Compliance with salary basis requirements is one pre-requisite for exempt status under the FLSA’s “white collar” exemptions.   A recent decision issued by the Court of Appeals for the Tenth Circuit analyzed this requirement and upheld the employer’s salary basis of payment, rejecting the Plaintiff’s claim that an isolated deduction from an exempt employee’s salary destroys exempt status.  Ellis v. J.R.’s Country Stores, Inc., 2015 U.S. App. LEXIS 3667 (10th Cir. Mar. 9, 2015)

The plaintiff, Sandra Ellis, worked as a manager at one of defendant’s stores.  As a manager plaintiff was expected to work a minimum of 50 hours per week and a minimum of five days per week.  Defendant paid plaintiff a weekly salary of $600, which was increased to $625 during her employment, and classified her as exempt under the Fair Labor Standards Act.  Following a week in which she reported working only 40.91 hours, Plaintiff received a paycheck in the amount of $593.80, from which defendant deducted $31.20 due to her partial-day absence. The parties asserted “different, though overlapping, explanations as to why” Plaintiff’s pay was reduced. The Court found the differences in those positions immaterial to the question of whether Plaintiff had been paid on a salary basis.   In affirming the district court’s grant of summary judgment in favor of defendant, the Tenth Circuit concluded that defendant did not have an “actual practice of making improper deductions” such that it forfeited its ability to treat plaintiff as exempt.  The Court observed that plaintiff worked less than 50 hours per week on “13 separate occasions,” but defendant reduced her pay “on only one occasion.”  Further, defendant’s employee handbook “clearly communicate[d] that improper deductions [were] prohibited,” and provided a mechanism for reimbursement of improper deductions made in good faith.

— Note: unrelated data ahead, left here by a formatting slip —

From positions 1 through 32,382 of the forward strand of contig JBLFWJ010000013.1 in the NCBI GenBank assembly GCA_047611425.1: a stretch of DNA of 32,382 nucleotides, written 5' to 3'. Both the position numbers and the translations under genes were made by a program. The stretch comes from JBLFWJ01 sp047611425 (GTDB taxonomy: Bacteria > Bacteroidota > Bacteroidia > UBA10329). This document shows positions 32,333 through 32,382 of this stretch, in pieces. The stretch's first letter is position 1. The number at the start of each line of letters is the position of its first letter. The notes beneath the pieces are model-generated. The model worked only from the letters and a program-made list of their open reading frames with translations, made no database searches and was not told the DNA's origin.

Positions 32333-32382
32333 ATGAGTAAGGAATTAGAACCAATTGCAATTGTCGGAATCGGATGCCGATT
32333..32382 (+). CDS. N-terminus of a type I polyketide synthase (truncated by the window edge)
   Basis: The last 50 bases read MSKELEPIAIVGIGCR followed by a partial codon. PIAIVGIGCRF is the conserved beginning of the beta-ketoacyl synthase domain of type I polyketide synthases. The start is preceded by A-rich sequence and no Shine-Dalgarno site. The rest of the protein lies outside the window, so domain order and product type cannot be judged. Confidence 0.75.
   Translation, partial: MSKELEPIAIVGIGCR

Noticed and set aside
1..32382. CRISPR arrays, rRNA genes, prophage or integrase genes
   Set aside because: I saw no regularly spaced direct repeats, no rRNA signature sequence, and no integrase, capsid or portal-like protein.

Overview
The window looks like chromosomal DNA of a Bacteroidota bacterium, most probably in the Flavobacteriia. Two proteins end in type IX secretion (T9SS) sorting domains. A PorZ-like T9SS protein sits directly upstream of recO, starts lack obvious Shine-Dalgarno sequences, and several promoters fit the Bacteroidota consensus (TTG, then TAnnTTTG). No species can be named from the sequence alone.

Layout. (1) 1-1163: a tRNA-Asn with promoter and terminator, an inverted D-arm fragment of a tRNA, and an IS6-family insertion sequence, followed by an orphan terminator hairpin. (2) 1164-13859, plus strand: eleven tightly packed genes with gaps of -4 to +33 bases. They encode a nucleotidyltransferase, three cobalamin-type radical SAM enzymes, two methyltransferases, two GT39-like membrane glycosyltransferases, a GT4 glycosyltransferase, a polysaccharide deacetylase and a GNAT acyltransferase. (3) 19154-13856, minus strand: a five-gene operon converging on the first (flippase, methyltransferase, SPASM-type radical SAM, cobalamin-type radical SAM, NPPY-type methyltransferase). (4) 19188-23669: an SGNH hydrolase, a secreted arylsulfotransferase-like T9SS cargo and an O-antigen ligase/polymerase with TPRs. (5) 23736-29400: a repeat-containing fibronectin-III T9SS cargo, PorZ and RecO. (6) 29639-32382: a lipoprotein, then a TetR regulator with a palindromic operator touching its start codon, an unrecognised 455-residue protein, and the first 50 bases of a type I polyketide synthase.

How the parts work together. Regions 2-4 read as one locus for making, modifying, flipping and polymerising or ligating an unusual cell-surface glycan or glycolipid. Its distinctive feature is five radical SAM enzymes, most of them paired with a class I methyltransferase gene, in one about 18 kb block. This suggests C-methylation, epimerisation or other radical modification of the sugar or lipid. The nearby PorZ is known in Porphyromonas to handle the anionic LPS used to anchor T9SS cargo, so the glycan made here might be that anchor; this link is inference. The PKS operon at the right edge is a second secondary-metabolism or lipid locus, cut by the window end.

Finally, the Court concluded that defendant could take advantage of the “window-of-correction defense” which permits employers to maintain their exemptions by reimbursing employees for improper deductions that “are either isolated or inadvertent.”  In so holding, the Court rejected plaintiff’s argument that the “window-of-correction defense” should apply only where the employer’s decision to deduct money was both isolated and unintentional.  Rather the court held that the defense applies when the deduction is isolated or inadvertent.

Ellis illustrates the importance of maintaining a clear policy prohibiting improper deductions from wages of exempt salaried employees. Such a policy enhances the likelihood of avoiding liability by reimbursing employees for deductions that are inadvertently or improperly made. State law rules governing deductions also must be taken into consideration.